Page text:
Long-term hygrothermal performance of white and black roofs in North American climates

  1. Get@NRC: Long-term hygrothermal performance of white and black roofs in North American climates (Opens in a new window)
DOIResolve DOI: http://doi.org/10.1016/j.buildenv.2011.10.022
AuthorSearch for: ; Search for: ; Search for: ; Search for:
Journal titleBuilding and Environment
Pages141154; # of pages: 14
SubjectWhite cool roof; Black roof; Energy savings; Moisture accumulation; Hygrothermal modelling; Modified-Bitumen (MOD-BIT) roof
AbstractWhen solar radiation hits a roof surface, a part of solar energy is reflected and part is absorbed. The absorbed part of solar energy results in an increase of the surface temperature of the roof. Cool reflective (white) roofs use bright surfaces to reflect a significant portion of the incident short-wave solar radiation, which lowers the surface temperature compared to conventional (black) roofs with bituminous membrane. As such, white roofs help reduce the urban heat island effect during the summer. The question is “do white roofs lead to moisture-related problems in northern and southern climates?” To help answer this question, numerical simulations were conducted to compare the hygrothermal performance of a single kind of white and black roofs under different outdoor and indoor conditions. The outdoor conditions are obtained from the weather database of the National Research Council of Canada, Institute for Research in Construction (NRC–IRC). The indoor conditions are taken based on the European standard (EN 15026) and ASHRAE recommendations for conditioned space. The type of roofs considered in this study is Modified-Bitumen (MOD-BIT) roofing systems. The numerical simulations were conducted for the outdoor climate of Toronto (ON), Montreal (QC), St John’s (NL), Saskatoon (SK), Seattle (WA), Wilmington (NC) and Phoenix (AZ). Results showed that for the outdoor climates of St John’s and Saskatoon, the white roofs could lead to longer-term moisture-related problems. However, for the outdoor climates of Toronto, Montreal, Seattle, Wilmington and Phoenix, buildings with white roofs were shown to have a low risk of experiencing moisture damage. Also, buildings with white roofs in these locations were predicted to show a net yearly energy savings compared to buildings with black roofs.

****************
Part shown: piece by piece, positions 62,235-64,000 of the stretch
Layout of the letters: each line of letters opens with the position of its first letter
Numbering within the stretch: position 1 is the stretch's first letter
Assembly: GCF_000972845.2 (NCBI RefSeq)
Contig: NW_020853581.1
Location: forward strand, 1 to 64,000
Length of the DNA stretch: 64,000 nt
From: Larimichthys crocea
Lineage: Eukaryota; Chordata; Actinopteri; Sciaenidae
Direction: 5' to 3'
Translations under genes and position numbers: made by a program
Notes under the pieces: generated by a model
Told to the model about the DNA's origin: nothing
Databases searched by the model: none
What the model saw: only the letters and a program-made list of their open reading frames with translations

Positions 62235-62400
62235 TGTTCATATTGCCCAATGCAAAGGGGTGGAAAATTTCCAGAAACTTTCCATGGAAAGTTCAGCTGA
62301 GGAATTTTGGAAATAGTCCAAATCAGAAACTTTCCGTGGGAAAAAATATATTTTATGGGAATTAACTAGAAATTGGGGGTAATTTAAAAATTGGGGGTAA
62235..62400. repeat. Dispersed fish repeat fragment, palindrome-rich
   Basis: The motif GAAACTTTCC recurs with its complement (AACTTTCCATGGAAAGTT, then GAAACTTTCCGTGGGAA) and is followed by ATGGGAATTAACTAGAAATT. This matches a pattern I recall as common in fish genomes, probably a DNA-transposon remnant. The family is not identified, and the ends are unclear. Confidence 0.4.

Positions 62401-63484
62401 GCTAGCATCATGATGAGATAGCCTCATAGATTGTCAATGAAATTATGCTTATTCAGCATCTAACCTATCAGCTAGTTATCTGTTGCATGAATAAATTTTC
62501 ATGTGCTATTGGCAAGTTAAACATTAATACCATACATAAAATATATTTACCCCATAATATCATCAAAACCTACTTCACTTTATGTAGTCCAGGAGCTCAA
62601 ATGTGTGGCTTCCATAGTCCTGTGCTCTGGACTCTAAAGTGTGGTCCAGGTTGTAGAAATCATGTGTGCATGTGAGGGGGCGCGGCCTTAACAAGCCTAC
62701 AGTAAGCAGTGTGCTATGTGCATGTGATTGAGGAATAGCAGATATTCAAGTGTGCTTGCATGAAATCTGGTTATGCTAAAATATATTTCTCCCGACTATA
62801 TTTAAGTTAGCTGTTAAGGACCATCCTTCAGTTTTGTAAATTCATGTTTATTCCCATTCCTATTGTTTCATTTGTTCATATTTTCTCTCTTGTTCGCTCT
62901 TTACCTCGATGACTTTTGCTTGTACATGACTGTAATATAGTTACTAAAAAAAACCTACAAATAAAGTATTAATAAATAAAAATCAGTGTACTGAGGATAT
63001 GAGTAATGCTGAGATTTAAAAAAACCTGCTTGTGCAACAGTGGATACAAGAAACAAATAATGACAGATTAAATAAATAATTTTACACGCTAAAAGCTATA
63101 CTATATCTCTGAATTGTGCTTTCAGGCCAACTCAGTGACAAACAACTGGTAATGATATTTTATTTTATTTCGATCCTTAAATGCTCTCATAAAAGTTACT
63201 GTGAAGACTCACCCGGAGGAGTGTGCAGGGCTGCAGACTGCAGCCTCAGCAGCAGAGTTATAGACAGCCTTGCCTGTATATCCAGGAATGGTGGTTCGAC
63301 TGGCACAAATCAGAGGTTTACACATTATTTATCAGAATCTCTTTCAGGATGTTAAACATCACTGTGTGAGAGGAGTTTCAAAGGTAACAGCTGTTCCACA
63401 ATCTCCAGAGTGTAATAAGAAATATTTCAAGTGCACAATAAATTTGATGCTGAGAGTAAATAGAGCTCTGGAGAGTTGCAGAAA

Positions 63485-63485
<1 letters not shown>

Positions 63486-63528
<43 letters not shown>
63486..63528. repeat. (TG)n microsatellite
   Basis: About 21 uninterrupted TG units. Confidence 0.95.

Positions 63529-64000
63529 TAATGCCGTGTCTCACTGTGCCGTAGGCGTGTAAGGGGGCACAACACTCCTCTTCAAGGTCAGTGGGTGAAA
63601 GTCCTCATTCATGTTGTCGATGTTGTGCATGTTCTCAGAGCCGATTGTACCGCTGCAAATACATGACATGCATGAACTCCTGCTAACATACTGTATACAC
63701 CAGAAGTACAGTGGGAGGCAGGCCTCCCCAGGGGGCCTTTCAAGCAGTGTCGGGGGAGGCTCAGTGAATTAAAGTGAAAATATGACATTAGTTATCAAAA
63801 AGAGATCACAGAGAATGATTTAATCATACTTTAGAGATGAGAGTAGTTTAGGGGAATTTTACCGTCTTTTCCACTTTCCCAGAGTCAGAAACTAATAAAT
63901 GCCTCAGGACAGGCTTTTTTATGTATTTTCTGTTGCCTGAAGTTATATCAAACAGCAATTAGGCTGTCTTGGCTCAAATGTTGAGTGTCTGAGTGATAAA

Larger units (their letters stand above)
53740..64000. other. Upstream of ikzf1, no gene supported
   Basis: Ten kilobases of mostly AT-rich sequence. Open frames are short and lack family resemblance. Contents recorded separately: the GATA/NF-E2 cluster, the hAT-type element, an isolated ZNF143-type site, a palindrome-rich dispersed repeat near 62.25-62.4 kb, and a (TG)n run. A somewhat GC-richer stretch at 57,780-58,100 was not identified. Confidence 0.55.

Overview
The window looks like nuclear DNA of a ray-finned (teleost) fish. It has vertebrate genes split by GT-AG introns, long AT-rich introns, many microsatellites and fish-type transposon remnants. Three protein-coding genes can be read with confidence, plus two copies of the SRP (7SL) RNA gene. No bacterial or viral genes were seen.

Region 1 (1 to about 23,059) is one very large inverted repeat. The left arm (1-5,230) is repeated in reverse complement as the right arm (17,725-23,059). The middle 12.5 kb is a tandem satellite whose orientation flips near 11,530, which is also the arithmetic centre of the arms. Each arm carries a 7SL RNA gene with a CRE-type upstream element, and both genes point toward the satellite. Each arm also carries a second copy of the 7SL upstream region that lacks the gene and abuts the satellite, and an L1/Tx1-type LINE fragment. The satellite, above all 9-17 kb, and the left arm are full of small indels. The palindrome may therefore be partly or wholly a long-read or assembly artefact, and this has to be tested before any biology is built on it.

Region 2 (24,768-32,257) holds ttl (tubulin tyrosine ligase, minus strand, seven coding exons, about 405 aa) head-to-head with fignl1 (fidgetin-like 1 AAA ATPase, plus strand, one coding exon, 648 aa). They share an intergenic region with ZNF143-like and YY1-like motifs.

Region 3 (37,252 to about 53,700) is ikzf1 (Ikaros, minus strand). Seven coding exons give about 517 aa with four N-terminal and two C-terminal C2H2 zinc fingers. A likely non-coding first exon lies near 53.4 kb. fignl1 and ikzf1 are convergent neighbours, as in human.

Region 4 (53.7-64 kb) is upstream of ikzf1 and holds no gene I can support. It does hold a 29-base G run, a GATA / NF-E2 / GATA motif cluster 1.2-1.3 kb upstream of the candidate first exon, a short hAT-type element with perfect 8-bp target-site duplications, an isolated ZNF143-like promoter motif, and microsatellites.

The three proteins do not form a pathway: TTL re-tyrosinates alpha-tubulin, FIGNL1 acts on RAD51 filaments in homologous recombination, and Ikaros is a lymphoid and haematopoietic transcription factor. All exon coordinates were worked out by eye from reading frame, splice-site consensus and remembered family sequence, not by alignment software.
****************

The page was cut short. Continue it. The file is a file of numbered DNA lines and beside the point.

Publication date
AffiliationConstruction; National Research Council Canada
Peer reviewedYes
NPARC number21268679
Export citationExport as RIS
Report a correctionReport a correction
Record identifier80c865e2-d2fe-494f-a049-073112910680
Record created2013-11-07
Record modified2017-04-05
Bookmark and share
  • Share this page with Facebook (Opens in a new window)
  • Share this page with Twitter (Opens in a new window)
  • Share this page with Google+ (Opens in a new window)
  • Share this page with Delicious (Opens in a new window)